A term used to describe investors who have uncommonly large amounts of crypto, especially those with enough funds to manipulate the market.
Instead, whales are part of a special club of individuals and organizations who hold enough cryptocurrency to move its spot price on the market.
The biggest Bitcoin whales in the industry include Bitcoin founder Satoshi Nakamoto, and Gemini exchange co-founders Tyler and Cameron Winklevoss. From an institutional standpoint, Tesla and MicroStrategy appear prominently on the list as they own hundreds of thousands of Bitcoin between them.
Large holders of BTC are often called whales because they prevent BTC fish from swimming smoothly in waters.
The Pareto Principle asserts that the top 20% owners of BTC hold more than 80% of BTC’s value in terms of dollars.
Bitcoin whales often set speculation trends for BTC fish to follow. This can often lead to a repeated cycle, where BTC fundamentals become disconnected from the fundamental drivers of cryptocurrency markets.
In several cases, nobody knows the real identity of some Bitcoin whales.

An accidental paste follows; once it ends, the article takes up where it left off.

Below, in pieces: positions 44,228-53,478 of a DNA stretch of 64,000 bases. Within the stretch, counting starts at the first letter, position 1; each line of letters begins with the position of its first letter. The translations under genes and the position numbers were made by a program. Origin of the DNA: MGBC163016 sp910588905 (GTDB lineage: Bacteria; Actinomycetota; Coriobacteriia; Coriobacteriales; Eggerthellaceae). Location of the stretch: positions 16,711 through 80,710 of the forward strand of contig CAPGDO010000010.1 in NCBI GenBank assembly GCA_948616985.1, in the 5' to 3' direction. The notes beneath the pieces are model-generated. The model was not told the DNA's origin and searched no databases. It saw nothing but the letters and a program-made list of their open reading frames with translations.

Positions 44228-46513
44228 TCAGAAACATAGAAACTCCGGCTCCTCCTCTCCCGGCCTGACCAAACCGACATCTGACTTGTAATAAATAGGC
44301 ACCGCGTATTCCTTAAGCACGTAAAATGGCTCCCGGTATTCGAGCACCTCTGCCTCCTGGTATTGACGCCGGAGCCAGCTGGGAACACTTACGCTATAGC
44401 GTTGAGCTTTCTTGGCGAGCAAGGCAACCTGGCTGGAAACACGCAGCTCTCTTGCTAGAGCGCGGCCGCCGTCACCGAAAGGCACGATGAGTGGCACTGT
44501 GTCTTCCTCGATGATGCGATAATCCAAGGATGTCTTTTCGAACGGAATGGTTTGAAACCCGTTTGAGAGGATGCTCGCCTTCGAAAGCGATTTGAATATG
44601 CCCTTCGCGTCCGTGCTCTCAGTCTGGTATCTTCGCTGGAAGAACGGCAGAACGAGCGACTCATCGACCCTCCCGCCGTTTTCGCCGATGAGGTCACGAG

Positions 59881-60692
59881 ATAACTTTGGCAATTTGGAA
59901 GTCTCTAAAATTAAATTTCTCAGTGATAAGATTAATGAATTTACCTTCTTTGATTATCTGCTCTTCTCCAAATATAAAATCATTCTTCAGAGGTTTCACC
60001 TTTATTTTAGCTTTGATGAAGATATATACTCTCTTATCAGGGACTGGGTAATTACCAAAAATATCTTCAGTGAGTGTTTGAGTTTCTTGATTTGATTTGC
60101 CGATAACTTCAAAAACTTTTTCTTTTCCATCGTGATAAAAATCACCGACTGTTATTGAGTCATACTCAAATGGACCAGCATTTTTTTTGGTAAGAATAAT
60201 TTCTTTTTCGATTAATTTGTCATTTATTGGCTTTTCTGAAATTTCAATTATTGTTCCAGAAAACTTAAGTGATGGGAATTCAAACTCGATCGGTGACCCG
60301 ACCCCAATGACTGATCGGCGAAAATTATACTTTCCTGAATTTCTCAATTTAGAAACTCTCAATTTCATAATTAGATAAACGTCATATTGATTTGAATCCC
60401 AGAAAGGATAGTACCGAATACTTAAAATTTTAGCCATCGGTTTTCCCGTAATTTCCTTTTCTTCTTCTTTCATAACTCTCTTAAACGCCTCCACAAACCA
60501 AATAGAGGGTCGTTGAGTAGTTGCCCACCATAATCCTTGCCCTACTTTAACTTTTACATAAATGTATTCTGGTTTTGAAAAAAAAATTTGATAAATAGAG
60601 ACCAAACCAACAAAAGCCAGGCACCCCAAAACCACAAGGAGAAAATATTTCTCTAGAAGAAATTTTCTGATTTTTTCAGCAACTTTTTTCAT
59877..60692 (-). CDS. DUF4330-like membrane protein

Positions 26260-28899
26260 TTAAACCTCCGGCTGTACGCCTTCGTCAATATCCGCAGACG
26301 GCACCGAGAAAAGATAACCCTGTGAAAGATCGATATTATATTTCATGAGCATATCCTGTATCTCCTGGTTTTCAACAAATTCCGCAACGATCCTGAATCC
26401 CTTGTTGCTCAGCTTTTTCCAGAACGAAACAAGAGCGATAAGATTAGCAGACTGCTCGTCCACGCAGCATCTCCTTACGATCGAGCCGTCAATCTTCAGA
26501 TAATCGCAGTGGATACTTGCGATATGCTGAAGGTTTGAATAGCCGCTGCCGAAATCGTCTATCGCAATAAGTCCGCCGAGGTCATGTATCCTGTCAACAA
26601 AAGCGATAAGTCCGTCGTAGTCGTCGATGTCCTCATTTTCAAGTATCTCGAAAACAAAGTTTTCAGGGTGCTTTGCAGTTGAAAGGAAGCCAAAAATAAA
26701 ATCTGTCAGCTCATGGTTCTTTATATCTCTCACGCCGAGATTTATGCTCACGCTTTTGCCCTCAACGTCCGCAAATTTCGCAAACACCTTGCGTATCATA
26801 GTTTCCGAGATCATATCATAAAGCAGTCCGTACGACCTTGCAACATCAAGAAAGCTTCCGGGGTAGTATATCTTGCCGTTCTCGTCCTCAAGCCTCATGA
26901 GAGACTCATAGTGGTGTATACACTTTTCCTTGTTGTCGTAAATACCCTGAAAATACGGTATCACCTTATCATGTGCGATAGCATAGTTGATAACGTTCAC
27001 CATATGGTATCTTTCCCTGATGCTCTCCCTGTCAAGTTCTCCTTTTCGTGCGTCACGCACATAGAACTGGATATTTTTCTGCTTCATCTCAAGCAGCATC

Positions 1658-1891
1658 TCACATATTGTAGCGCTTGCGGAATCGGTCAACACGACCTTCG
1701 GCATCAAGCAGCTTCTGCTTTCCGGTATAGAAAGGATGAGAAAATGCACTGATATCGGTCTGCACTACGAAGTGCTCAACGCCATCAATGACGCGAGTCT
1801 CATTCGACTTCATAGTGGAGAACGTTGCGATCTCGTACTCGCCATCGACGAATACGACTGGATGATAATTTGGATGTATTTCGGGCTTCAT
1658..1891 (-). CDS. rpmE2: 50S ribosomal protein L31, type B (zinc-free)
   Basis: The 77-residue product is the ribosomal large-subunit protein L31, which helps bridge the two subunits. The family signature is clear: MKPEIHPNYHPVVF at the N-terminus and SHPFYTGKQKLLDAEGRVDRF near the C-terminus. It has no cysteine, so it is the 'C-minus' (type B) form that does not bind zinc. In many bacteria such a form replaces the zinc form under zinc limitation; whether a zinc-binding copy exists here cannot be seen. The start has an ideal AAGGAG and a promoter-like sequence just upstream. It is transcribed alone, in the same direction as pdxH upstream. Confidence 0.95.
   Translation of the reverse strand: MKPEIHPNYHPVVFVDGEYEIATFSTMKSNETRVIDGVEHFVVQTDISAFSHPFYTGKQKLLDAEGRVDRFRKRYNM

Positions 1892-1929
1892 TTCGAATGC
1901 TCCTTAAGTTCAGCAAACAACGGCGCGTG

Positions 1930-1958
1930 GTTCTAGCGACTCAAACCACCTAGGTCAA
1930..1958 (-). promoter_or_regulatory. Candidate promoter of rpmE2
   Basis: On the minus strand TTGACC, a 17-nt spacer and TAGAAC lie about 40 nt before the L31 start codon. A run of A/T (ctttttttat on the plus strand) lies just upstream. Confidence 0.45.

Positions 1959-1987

Australian businessman Craig Wright was sued in 2019 for allegedly holding more than 1.1 million BTC.
Craig Wright says he helped create Bitcoin in collaboration with his friend Dave Kleiman.
A move of huge amounts of BTC, especially from older cryptocurrency wallets, often results in the speculation that Satoshi Nakamoto is active.
Many investors or traders track whale holdings and what they buy or sell, as whales are generally thought to be "smart money" and have more information over the run-of-the-mill retail crowd. There are numerous popular whale trackers sites, such as WhaleWatcher, WhaleStats, Watcher Guru and more.
Join the thousands already learning crypto!